As we farewell another Fringe Benefits Tax (FBT) year we often hear questions around private use of vehicles and whether larger ‘utes’ are exempt from FBT, such as Chevrolet Silverados, Dodge Rams, Ford F150s and the like.
Despite not being classified as a ‘car’, FBT can still arise from any private use of these vehicles.
A car is defined under the Income Tax Act 1997 as a vehicle designed to carry a load of less than one tonne and fewer than nine passengers.
For this reason, Chevrolet Silverados, Dodge Rams, Ford F150s and the like which have a carrying capacity over one tonne and are not primarily designed to carry passengers are not classified as cars. They are classified as commercial vehicles.
As these vehicles are not defined as a car, they are not subject to the car cost limit for depreciation. This means the entire cost of the vehicle can be depreciated.
Despite not being classified as a car for fringe benefit purposes, any private use on such vehicles can still attract FBT due to a benefit being provided.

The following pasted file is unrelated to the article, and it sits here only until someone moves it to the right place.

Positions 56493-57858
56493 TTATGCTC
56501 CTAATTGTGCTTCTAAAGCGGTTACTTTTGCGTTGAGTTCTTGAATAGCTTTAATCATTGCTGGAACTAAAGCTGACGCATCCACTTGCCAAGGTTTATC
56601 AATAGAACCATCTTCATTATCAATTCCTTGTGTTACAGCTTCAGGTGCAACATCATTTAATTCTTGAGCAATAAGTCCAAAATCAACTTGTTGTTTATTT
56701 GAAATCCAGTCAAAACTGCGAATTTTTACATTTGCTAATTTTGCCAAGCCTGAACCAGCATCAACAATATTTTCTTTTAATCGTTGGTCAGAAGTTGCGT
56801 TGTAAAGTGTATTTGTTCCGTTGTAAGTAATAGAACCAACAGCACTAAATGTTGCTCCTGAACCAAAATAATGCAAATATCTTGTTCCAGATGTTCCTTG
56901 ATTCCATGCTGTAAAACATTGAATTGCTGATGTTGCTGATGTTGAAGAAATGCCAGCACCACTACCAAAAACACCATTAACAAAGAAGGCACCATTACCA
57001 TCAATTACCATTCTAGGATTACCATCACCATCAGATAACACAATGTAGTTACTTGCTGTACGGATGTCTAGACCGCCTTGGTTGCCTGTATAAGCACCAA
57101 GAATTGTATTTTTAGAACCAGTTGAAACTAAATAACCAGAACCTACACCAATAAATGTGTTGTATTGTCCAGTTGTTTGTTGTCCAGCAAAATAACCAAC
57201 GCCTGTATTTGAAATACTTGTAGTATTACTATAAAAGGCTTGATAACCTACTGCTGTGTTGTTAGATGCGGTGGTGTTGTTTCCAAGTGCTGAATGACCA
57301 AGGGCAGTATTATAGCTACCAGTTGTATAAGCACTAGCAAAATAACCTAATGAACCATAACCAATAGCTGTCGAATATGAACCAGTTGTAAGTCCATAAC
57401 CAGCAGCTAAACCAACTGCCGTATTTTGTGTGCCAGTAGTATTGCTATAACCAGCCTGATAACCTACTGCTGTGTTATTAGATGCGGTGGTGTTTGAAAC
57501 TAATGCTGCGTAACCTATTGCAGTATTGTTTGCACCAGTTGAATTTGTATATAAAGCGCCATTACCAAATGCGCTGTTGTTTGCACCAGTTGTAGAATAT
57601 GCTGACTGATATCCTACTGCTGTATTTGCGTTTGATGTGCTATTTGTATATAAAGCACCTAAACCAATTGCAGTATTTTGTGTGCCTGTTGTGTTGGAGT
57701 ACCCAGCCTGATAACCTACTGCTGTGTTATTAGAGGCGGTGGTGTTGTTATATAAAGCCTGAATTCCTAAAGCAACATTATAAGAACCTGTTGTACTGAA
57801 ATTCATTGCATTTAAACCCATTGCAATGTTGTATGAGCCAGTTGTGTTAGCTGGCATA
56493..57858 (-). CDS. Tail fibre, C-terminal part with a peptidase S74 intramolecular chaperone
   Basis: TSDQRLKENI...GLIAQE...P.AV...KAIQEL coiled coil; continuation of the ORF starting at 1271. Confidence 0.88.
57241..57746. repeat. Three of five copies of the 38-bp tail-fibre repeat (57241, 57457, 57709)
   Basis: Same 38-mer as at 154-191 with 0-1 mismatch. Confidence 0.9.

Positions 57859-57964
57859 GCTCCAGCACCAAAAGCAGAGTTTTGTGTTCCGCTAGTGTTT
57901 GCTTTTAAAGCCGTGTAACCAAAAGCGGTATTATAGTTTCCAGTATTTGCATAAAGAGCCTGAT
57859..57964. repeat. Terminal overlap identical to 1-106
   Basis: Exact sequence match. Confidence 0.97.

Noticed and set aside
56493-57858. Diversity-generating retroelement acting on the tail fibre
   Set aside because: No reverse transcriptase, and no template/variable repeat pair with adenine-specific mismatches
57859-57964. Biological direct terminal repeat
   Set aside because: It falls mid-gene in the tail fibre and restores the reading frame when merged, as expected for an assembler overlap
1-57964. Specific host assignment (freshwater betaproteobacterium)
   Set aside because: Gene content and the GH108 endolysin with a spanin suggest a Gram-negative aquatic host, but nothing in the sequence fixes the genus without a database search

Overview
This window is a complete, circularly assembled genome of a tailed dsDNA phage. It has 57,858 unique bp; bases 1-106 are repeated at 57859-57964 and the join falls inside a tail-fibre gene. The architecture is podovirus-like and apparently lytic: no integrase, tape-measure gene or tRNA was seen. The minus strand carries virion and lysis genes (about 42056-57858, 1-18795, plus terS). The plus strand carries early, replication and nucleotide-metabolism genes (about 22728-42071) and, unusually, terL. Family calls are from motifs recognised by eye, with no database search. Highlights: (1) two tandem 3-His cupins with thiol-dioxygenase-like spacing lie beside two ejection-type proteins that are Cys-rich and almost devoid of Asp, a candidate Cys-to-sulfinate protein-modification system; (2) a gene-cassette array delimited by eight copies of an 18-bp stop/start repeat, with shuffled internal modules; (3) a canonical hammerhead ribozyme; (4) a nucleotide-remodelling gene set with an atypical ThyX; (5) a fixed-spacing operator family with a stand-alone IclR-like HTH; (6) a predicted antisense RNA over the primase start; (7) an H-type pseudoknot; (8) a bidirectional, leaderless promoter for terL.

As it’s not seen as a ‘car benefit’, the private kilometres are subject to the cents per kilometre method. However, when a logbook is maintained the operating cost method (despite not being a car benefit) may also be used.
The private travel can be exempt if this use is ‘minor, infrequent and irregular’. This applies when:
Therefore, we strongly recommend a logbook is kept for these vehicles to ensure the correct treatment, regardless of if it shows 100% business use.
If you have any questions about your vehicle/s or are thinking about purchasing one but are unsure of the tax implications please call AFS Accountant Samantha Oliver on 03 5443 0344.
Photo source: www.chevrolet.com/trucks/silverado-1500-pickup-truck